|Scientific Name:||Ovis nivicola|
|Species Authority:||Eschcholtz, 1829|
|Taxonomic Notes:||Grubb (2005) recognized four subspecies: O. n. nivicola, O. n. borealis, O. n. kodarensis, and O. n. koriakorum. However, many Russian authors recognize a different set of subspecies: O. n. nivicola Eschscholtz, 1929 (Kamchatka); O. n. borealis Severtzov, 1873 (Taimyr); O. n. alleni Matsche, 1907 (East Siberia, Yablonovy and Stanovoy Ridges, to Verkhoyansky Ridge in the north); O. n. lydekkeri Kowarzik, 1913 (northeastern Siberia, from Lena River in the west to Stanovoy Ridge in the east, and Verkhoyansky Ridge in the south); and O. n. koriakorum Tschernyavsky, 1962 (Chukchi Peninsula and Koryak District) (K. Tsytsulina pers. comm.). Clearly subspecific taxonomy remains uncertain.|
|Red List Category & Criteria:||Least Concern ver 3.1|
|Assessor/s:||Harris, R.B. & Tsytsulina. K.|
|Reviewer/s:||Harris, R. & Festa-Bianchet, M. (Caprinae Red List Authority)|
This species is listed as Least Concern in view of its wide distribution, presumed large population, and because, although some populations are might be in decline, overall this is probably at much less than the rate required to qualify for listing in a more threatened category.
|Range Description:||This species is found in Russia, where they occur in the Putorana Mountains, north central Siberia, northeast Siberia from Lena River east to Chukotka and Kamchatka (Baskin 1985, Grubb, 2005, Pavlinov et al 2002).
The snow sheep is distributed throughout most of the mountain regions of eastern Siberia (Russia). The main distribution area begins just east of the Lena River and stretches as far as the Tenkany mountains on the Chukotsk peninsula on the western edge of the Bering Strait (Pavlinov et al 2002). This sheep also occurs in the volcanic mountains running down the Kamchatka peninsula, and the southern limit of the species appears to be in the Yablonovoi Range, south of the Lena River (Pavlinov et al 2002, Bunch et al. 2006). In addition, a totally isolated population, referred to Putoran snow sheep (O. n. borealis) is restricted to the Putoran Mountains south of the Tamyr peninsula (about 66° to 70°N and 92° to 98°E), east of the Yenisey River, and separated from the nearest Yakutian population by about 1,000 km (Sipko et al. 1999, Pavlinov et al 2002).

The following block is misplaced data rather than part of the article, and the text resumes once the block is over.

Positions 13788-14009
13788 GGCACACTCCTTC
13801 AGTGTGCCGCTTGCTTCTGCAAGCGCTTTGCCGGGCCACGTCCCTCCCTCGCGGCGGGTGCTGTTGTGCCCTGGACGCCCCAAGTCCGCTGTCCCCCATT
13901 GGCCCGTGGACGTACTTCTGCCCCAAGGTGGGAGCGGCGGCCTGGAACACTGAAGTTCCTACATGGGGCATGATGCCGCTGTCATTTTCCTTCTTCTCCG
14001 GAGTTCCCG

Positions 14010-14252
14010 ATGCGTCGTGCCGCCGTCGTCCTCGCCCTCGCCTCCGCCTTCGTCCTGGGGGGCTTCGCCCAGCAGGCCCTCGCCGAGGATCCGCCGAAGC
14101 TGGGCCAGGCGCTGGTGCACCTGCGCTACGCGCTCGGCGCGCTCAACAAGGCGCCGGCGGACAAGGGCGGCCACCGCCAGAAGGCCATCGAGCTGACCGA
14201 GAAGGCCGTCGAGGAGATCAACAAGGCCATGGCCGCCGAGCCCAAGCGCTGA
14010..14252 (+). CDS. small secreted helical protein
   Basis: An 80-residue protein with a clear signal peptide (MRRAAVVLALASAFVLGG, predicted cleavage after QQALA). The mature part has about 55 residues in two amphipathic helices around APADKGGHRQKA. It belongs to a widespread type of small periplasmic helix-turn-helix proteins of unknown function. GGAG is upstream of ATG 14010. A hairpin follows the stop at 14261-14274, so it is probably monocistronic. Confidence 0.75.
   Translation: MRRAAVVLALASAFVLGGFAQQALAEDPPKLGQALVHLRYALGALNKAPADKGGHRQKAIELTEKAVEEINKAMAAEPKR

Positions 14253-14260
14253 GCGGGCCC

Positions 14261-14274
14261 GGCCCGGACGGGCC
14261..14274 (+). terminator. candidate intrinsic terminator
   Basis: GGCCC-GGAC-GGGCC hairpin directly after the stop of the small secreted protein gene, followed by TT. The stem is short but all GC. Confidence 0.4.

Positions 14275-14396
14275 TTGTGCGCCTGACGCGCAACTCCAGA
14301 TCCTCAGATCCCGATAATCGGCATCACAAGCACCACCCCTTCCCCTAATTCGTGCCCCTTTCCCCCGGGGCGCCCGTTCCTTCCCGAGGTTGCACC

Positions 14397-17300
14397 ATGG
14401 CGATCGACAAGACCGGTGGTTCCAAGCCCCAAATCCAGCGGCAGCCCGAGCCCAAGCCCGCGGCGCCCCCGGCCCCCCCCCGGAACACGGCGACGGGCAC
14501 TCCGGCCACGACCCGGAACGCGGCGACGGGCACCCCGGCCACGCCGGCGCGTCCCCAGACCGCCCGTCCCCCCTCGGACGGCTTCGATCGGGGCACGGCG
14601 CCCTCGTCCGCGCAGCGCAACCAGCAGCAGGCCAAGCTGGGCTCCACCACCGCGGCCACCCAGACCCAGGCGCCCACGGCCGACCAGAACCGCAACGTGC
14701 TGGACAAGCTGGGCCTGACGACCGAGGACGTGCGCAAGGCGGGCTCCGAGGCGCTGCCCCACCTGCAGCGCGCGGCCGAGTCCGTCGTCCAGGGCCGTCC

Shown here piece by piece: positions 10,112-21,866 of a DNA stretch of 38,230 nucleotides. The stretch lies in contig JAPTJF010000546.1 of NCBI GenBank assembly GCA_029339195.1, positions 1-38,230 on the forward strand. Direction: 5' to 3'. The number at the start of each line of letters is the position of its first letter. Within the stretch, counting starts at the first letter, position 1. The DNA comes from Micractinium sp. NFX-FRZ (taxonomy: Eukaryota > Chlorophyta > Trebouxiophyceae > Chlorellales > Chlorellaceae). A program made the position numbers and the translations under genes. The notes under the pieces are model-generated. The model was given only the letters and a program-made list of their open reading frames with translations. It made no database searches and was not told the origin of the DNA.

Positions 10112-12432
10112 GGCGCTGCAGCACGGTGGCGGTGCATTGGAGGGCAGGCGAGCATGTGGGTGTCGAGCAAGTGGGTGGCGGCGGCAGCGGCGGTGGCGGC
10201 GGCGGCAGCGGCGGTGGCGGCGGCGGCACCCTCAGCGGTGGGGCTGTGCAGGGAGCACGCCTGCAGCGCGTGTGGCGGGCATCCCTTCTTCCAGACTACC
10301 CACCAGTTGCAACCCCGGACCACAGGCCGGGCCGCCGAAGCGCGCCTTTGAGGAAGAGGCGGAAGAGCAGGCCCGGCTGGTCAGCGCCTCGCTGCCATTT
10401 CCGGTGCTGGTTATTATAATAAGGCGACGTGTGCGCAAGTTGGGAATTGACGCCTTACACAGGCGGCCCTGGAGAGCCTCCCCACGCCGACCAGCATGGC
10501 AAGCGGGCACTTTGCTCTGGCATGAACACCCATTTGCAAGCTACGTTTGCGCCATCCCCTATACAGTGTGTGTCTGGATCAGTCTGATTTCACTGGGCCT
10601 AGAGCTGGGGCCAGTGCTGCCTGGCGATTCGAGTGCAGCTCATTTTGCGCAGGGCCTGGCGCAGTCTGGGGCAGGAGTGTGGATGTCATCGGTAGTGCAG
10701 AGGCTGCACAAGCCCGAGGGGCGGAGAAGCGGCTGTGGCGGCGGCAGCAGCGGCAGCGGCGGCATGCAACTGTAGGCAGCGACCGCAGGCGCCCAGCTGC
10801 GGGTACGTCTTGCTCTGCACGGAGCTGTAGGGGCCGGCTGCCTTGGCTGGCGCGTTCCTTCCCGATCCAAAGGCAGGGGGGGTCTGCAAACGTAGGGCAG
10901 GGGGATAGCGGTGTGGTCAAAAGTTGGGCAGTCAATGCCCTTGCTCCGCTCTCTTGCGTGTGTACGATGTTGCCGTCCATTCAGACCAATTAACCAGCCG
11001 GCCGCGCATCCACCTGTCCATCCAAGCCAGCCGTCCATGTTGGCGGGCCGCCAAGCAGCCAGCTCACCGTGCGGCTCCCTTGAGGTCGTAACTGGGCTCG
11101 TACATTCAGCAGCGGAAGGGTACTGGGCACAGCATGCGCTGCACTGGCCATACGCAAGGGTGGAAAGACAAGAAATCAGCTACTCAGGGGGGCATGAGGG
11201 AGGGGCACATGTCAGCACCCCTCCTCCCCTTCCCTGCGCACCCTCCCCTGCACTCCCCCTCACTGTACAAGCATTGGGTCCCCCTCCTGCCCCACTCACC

|Range Map:||Click here to open the map viewer and explore range.|
|Population:||As of the mid 1980s, the total snow sheep population size was estimated to be between 85,000 and 95,000; comprised of 12,000 to 13,000 Kamchatka sheep (O. n. nivicola), 55,000 to 60,000 Yakutian sheep (O. n. zydekkeri), 10,000 to 12,000 Okhotsk sheep (O. n. alleni), 3,000 to 3,500 Koryak sheep (O. n. koriakorum), 3,000 to 3,500 Chukotsk sheep (O. n. tschuktschorum), and 3,500 Putoran or Norilsk sheep (O. n. borealis) (Revin 1982; Revin et al., 1988; Weinberg et al. 1997). More recently, numbers of Putoran sheep have been reported to be increasing (Sipko 1999), but population trends for other subpopulations are not available. There are now some new data on size populations of snow sheep. According to Kamchatka Bureau of Sport Fisheries and Wildlife (2007), the latest population estimate of O. n. nivicola is about 7,000 individuals, of which 150 are hunted each year. The Putoran snow sheep (O. n. borealis) is a protected subspecies, and its population size has increased during the last decade and currently stands at about 5,500 individuals (Natural Resources Ministry of Russian Federation, Natural World Heritage Commission, 2008). The population size of Chukotsk sheep is estimated as 1,500 individuals. Its population density varies from 0.3 to 3.5 individuals per 1,000 ha, and in some parts of its range (Rarytkin, Zolotoy, and Elekay Ranges, Northern and Southern Vapanaivaam Mountains) only single individuals are registered (Red List of Russian Federation 2000). There is no recent estimate of the overall population size for the species, and its trends are unknown.|
|Habitat and Ecology:||This species occurs in rocky, mountainous areas, above 1,700 m asl in the Putoran Plato, and above 2,000 m asl in the rest of its range. It is generally non-migratory, but it makes seasonal short distance movements. At the beginning of spring pregnant females leave herds and in late May and June they give birth to a single young. In June herds the regroup. The old males form small groups and live separately until late autumn, while remaining animals form mixed herds. Mating is in November – December, after that during whole winter snow sheep stay in mixed groups (15 – 20 individuals). Their diet consists primarily of grasses, but also of lichens, mosses, and willow sprouts. Females are sexually mature at 2 years, while males are not until age 5. Mating is reported to occur in December with lambs born in late June (Hayssen et al. 1993). Baskin (1985) reports that their maximum lifespan is much longer than that of other wild Ovis.|
|Major Threat(s):||Poaching is said to take at least 6,000 snow sheep annually, but mainly affects animals living close to human settlements. The overall affect of this hunting on the population is not known. Sheep on the Chukchi peninsula also compete with reindeer (Rangifer tarandus).|
The Kamchatka sheep (O. n. nivicola) was listed as Category III in the Russian Red Data Book (Ivanenko, 1999
|Citation:||Harris, R.B. & Tsytsulina. K. 2008. Ovis nivicola. In: IUCN 2013. IUCN Red List of Threatened Species. Version 2013.2. <www.iucnredlist.org>. Downloaded on 11 December 2013.|
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